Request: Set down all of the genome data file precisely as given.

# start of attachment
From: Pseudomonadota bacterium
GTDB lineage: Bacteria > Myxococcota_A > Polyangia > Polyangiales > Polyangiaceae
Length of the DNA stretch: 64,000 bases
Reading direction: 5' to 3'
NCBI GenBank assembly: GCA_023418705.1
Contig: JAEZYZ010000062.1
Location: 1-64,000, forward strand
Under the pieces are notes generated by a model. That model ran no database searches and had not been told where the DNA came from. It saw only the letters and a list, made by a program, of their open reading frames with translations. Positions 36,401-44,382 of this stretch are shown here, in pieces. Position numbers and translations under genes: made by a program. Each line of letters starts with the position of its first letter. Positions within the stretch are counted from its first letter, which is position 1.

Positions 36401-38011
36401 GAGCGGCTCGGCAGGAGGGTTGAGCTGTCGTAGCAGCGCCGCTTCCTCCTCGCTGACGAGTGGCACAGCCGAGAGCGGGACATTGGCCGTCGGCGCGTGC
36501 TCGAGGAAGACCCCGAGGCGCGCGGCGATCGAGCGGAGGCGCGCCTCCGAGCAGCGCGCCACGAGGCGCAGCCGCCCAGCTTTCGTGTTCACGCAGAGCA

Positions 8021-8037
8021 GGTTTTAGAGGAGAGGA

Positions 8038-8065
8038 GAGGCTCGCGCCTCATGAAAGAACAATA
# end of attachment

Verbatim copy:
From: Pseudomonadota bacterium
GTDB lineage: Bacteria > Myxococcota_A > Polyangia > Polyangiales > Polyangiaceae
Length of the DNA stretch: 64,000 bases
Reading direction: 5' to 3'
NCBI GenBank assembly: GCA_023418705.1
Contig: JAEZYZ010000062.1
Location: 1-64,000, forward strand
Under the pieces are notes generated by a model. That model ran no database searches and had not been told where the DNA came from. It saw only the letters and a list, made by a program, of their open reading frames with translations. Positions 36,401-44,382 of this stretch are shown here, in pieces. Position numbers and translations under genes: made by a program. Each line of letters starts with the position of its first letter. Positions within the stretch are counted from its first letter, which is position 1.

Positions 36401-38011
36401 GAGCGGCTCGGCAGGAGGGTTGAGCTGTCGTAGCAGCGCCGCTTCCTCCTCGCTGACGAGTGGCACAGCCGAGAGCGGGACATTGGCCGTCGGCGCGTGC
36501 TCGAGGAAGACCCCGAGGCGCGCGGCGATCGAGCGGAGGCGCGCCTCCGAGCAGCGCGCCACGAGGCGCAGCCGCCCAGCTTTCGTGTTCACGCAGAGCA

Positions 8021-8037
8021 GGTTTTAGAGGAGAGGA

Positions 8038-8065
8038 GAGGCTCGCGCCTCATGAAAGAACAATA